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      The Human DnaJ Homologue dj2 Facilitates Mitochondrial Protein Import and Luciferase Refolding

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          DnaJ homologues function in cooperation with hsp70 family members in various cellular processes including intracellular protein trafficking and folding. Three human DnaJ homologues present in the cytosol have been identified: dj1 (hsp40/hdj-1), dj2 (HSDJ/hdj-2), and neuronal tissue-specific hsj1. dj1 is thought to be engaged in folding of nascent polypeptides, whereas functions of the other DnaJ homologues remain to be elucidated. To investigate roles of dj2 and dj1, we developed a system of chaperone depletion from and readdition to rabbit reticulocyte lysates. Using this system, we found that heat shock cognate 70 protein (hsc70) and dj2, but not dj1, are involved in mitochondrial import of preornithine transcarbamylase. Bacterial DnaJ could replace mammalian dj2 in mitochondrial protein import. We also tested the effects of these DnaJ homologues on folding of guanidine-denatured firefly luciferase. Unexpectedly, dj2, but not dj1, together with hsc70 refolded the protein efficiently. We propose that dj2 is the functional partner DnaJ homologue of hsc70 in the mammalian cytosol. Bacterial DnaJ protein could replace mammalian dj2 in the refolding of luciferase. Thus, the cytosolic chaperone system for mitochondrial protein import and for protein folding is highly conserved, involving DnaK and DnaJ in bacteria, Ssa1–4p and Ydj1p in yeast, and hsc70 and dj2 in mammals.

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          Most cited references 45

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          Molecular chaperones in cellular protein folding.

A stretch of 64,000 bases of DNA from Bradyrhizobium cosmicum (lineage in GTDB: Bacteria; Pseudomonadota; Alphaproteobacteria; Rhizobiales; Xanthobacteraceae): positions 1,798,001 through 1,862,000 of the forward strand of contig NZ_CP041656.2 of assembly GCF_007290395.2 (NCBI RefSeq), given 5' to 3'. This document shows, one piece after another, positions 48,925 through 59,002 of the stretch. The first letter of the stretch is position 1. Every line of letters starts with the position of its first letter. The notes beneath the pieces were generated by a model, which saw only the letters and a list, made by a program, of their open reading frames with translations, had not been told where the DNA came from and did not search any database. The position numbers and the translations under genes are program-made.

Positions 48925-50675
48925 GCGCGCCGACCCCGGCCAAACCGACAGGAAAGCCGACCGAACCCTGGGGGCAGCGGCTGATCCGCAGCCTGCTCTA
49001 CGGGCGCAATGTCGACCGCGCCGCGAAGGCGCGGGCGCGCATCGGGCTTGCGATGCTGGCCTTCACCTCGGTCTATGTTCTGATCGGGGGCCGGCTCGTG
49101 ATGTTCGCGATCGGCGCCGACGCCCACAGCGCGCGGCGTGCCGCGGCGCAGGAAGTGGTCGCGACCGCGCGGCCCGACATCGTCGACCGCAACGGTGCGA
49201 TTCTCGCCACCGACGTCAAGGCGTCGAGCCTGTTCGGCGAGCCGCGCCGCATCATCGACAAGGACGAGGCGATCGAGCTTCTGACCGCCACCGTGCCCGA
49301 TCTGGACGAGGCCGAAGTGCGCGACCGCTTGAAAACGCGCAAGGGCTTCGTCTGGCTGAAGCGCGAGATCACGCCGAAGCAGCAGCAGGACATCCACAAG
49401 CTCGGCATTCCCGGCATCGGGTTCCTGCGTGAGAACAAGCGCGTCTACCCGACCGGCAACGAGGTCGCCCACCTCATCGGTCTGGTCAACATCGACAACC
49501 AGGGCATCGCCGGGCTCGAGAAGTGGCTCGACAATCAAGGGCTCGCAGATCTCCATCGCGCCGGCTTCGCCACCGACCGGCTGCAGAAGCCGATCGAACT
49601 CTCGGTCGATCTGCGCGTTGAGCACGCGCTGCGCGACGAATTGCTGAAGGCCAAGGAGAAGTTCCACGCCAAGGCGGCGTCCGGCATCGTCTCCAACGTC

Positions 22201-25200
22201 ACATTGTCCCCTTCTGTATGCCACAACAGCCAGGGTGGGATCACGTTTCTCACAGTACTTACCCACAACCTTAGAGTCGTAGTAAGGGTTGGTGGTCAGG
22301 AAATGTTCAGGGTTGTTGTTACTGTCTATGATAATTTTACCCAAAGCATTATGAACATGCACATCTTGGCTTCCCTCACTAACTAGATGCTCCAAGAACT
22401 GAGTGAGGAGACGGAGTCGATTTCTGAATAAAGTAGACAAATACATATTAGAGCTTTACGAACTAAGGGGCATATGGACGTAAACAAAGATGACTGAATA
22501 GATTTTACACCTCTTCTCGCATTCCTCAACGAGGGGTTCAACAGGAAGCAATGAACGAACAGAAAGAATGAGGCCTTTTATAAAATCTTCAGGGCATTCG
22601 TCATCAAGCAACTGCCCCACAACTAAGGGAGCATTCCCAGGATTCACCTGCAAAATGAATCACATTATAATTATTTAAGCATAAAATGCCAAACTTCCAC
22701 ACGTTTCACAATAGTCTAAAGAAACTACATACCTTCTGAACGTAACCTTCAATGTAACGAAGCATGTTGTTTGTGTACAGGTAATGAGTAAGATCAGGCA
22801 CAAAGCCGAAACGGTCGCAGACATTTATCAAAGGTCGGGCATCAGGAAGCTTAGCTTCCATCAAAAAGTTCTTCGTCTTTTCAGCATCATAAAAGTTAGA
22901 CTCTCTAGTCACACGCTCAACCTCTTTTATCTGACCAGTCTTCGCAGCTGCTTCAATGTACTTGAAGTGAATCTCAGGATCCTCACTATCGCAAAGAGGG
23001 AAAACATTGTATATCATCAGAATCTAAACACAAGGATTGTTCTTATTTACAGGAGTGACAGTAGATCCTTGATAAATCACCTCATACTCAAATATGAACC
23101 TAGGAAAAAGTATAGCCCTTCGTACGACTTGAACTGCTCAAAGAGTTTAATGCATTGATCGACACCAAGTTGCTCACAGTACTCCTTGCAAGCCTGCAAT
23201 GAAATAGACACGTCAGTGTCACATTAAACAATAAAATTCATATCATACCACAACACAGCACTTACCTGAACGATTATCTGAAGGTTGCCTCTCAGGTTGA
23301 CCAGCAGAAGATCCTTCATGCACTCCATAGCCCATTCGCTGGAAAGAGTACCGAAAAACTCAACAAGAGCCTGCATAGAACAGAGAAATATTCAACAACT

The folding of many newly synthesized proteins in the cell depends on a set of conserved proteins known as molecular chaperones. These prevent the formation of misfolded protein structures, both under normal conditions and when cells are exposed to stresses such as high temperature. Significant progress has been made in the understanding of the ATP-dependent mechanisms used by the Hsp70 and chaperonin families of molecular chaperones, which can cooperate to assist in folding new polypeptide chains.
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            Common principles of protein translocation across membranes.

            Most major systems that transport proteins across a membrane share the following features: an amino-terminal transient signal sequence on the transported protein, a targeting system on the cis side of the membrane, a hetero-oligomeric transmembrane channel that is gated both across and within the plane of the membrane, a peripherally attached protein translocation motor that is powered by the hydrolysis of nucleoside triphosphate, and a protein folding system on the trans side of the membrane. These transport systems are divided into two families: export systems that export proteins out of the cytosol, and import systems that transport proteins into cytosol-like compartments.
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              Folding of nascent polypeptide chains in a high molecular mass assembly with molecular chaperones.

              The folding of polypeptides emerging from ribosomes was analysed in a mammalian translation system using firefly luciferase as a model protein. The growing polypeptide interacts with a specific set of molecular chaperones, including Hsp70, the DnaJ homologue Hsp40 and the chaperonin TRiC. The ordered assembly of these components on the nascent chain forms a high molecular mass complex that allows the cotranslational formation of protein domains and the completion of folding once the chain is released from the ribosome.

                Author and article information

                [*]Department of Molecular Genetics, Kumamoto University School of Medicine, Kumamoto 862, Japan; and []Institut für Biochemie und Molekularbiologie, D-79104 Freiburg, Germany
                J Cell Biol
                The Journal of Cell Biology
                The Rockefeller University Press
                1 December 1997
                : 139
                : 5
                : 1089-1095

                Cell biology


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